• Social media users are loving new SBS series 'Years and Years'. (SBS, Twitter)
"It's both brilliant and terrifying."
By
Samuel Leighton-Dore

7 Nov 2019 - 12:17 PM  UPDATED 8 Nov 2019 - 11:30 AM

Australian TV audiences are taking to social media to debrief on the new SBS series Years and Years; the somewhat dystopian drama which has been likened to a more realistic - and therefore terrifying - version of Black Mirror.

The critically acclaimed six-part series, which stars Emma Thompson, is set in 2019 Britain and follows its central characters through until 2034 - giving viewers a bleak glimpse at what life might be like in 15 years.

Donald Trump has just won a second term. The US has launched a missile. The international refugee crisis is worsening. Panic around the climate crisis is escalating. And technology has reached the point where phones have become 'skin plants' and humans are able to download their bodies to 'the cloud' as data, becoming trans-human. 

Basically, it explores all the worrying trends we're observing in our real day-to-day lives.

The "frightening but fascinating" series follows the entirely unremarkable middle-class Lyons family, who initially move about their daily lives largely unaffected by the increasing political chaos that surrounds them - until they're left with no choice but to sit up and take notice. 

The work of Doctor Who's Russell T. Davies, Years and Years brings together sci-fi and drama - with a little bit of dark comedy - to build up an all-too relatable Orwellian tale which forces viewers to reflect on the state of our world today, asking: what if things don't get better?

"WOW, can not hype this show up enough, was really excited when episode one finished and I realised episode 2 was playing right after it!" One viewer tweeted. "By the looks of the preview were in for even more depressing futuristic adventures!"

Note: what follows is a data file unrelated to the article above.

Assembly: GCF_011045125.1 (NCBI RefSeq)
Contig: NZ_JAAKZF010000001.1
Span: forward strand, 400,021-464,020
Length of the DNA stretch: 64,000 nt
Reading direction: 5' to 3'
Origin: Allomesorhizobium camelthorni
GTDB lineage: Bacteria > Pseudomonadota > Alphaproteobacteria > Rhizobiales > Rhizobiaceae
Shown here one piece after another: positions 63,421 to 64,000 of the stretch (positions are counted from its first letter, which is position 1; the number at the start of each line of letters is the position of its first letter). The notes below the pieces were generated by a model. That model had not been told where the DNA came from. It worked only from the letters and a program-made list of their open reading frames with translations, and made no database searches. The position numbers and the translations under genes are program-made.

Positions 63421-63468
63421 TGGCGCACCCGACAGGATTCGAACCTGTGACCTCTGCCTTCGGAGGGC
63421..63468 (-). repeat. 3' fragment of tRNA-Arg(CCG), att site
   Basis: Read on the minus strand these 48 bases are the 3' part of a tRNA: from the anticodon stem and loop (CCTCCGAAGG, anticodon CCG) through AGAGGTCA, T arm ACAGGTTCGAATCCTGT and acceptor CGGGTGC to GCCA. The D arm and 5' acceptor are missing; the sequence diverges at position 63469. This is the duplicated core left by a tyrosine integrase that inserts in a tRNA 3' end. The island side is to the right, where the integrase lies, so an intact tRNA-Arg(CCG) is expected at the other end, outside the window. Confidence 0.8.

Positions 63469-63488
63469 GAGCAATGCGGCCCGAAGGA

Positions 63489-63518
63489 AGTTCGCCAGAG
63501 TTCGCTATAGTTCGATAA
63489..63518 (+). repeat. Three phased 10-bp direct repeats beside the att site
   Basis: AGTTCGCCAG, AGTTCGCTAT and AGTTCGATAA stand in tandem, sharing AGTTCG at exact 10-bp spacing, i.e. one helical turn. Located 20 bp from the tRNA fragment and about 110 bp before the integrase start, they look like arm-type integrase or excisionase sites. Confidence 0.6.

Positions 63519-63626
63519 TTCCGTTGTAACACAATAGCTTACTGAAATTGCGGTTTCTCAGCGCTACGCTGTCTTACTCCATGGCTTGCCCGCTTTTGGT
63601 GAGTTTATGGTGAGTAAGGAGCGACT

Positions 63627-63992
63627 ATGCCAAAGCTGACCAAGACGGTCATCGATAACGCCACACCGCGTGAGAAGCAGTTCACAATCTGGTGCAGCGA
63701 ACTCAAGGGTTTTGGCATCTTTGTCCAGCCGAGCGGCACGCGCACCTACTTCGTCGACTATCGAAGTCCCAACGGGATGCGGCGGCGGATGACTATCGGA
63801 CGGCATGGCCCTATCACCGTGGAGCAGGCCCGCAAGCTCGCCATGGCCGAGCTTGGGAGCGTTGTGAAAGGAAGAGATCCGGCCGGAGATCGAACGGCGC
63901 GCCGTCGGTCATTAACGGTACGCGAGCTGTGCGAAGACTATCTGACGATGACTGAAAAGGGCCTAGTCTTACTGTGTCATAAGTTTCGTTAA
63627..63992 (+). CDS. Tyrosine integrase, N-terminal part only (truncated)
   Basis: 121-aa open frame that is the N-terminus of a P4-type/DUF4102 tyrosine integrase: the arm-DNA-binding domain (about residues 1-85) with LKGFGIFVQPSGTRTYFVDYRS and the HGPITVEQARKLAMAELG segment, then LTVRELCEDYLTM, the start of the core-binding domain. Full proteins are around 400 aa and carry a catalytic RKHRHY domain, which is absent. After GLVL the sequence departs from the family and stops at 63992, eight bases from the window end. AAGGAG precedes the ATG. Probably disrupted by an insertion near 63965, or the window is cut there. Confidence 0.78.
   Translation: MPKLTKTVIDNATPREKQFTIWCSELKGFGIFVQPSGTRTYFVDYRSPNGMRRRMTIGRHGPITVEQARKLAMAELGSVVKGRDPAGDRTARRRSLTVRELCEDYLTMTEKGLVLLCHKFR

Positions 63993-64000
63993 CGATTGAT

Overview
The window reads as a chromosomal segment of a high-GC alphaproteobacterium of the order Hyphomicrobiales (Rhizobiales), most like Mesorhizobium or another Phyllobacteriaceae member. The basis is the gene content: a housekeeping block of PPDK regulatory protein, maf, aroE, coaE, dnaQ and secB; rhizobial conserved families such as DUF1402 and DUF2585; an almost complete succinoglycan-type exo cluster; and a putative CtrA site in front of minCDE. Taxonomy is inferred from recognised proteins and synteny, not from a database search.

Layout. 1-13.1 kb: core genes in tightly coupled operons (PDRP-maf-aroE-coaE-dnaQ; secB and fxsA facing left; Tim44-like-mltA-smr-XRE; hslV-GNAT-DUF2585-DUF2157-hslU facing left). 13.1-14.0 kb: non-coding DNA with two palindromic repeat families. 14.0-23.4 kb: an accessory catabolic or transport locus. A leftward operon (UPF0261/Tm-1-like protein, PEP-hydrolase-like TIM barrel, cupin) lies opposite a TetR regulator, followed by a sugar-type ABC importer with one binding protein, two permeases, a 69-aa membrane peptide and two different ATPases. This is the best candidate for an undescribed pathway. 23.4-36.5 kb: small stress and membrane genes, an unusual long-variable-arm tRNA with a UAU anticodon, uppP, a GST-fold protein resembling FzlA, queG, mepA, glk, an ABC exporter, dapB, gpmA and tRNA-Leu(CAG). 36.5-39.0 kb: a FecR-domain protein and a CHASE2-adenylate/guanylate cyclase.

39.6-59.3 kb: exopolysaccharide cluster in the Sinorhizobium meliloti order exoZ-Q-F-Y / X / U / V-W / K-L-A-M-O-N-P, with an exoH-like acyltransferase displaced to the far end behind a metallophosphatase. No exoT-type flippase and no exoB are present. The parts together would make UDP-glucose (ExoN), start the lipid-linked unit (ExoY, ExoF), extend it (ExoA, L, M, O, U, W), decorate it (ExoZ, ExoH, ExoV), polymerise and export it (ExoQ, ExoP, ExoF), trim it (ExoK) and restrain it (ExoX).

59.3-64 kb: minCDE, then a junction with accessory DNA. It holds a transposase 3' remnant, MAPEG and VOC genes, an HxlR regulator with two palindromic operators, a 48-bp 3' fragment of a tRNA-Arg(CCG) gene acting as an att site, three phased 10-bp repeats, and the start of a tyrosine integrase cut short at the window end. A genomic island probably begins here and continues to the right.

Another added: "Found it [Years and Years] by accident but what a compelling show. A possible future we may encounter. Highly highly recommended."

The themes depicted on the show are so close to home, that some viewers began to wonder whether Australian politicians were tuning in.

"I hope Pauline Hanson doesn't watch #YearsAndYears," one Twitter user wrote. "She might get some ideas."

Others drew attention to the notion that, while Years and Years is a work of fiction, current global politics are heading in the same "scary" direction.

"What an amazing & scary show," one viewer tweeted.

"A very believable dark future we have already started."

The show's real-world ties weren't accidental, either. Speaking about the show, Davies recently said: “It’s a look at the future, but you feel it."

"It could be sterile or it could be angry or it could be preachy or it could be cold, but this is how we all experience it. We’re all experiencing Trump. This is how we’re all experiencing Brexit, here. It’s via your family and your friends and the chats you have.

"This is the experience of history.”'

However, if the show's first two episodes are anything to go by, it's not our history that we should be worried about. It's our future.

Episode three of Years and Years airs on Wednesday November 13 at 9.30pm on SBS and SBS On Demand. Catch up on episodes on SBS On Demand.

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